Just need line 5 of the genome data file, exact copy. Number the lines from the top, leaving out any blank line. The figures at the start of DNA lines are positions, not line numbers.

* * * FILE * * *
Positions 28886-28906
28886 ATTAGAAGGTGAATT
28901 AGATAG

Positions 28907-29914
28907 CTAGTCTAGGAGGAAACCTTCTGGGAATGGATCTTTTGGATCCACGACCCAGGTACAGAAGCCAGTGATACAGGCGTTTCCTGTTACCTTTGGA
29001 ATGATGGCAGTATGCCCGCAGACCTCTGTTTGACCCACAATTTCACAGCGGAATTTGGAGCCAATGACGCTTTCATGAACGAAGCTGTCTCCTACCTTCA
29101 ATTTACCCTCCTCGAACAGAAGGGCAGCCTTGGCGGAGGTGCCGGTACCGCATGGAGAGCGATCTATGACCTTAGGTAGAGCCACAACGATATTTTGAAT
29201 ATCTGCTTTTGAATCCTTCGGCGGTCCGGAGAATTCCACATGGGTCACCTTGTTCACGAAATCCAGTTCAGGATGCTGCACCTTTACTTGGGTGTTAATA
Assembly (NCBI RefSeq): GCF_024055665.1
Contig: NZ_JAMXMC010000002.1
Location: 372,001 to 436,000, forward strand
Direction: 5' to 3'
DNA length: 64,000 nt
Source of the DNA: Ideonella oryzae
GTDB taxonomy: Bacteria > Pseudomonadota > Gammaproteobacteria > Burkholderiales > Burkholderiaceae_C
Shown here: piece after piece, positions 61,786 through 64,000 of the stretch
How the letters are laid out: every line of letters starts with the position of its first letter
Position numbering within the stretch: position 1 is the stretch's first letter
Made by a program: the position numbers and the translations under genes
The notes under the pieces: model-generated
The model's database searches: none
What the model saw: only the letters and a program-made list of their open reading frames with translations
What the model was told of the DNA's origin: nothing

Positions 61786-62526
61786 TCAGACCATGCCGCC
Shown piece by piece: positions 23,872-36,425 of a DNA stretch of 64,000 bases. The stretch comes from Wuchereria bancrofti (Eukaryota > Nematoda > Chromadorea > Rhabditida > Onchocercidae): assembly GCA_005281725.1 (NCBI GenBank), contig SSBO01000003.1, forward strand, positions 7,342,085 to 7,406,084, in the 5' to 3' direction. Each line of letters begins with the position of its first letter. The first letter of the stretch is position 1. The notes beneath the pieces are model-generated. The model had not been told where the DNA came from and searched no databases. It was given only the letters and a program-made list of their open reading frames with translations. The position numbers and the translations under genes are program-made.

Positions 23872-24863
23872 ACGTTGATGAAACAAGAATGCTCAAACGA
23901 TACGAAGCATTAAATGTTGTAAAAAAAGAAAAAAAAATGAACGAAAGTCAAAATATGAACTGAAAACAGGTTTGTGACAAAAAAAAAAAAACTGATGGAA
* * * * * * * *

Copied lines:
28907 CTAGTCTAGGAGGAAACCTTCTGGGAATGGATCTTTTGGATCCACGACCCAGGTACAGAAGCCAGTGATACAGGCGTTTCCTGTTACCTTTGGA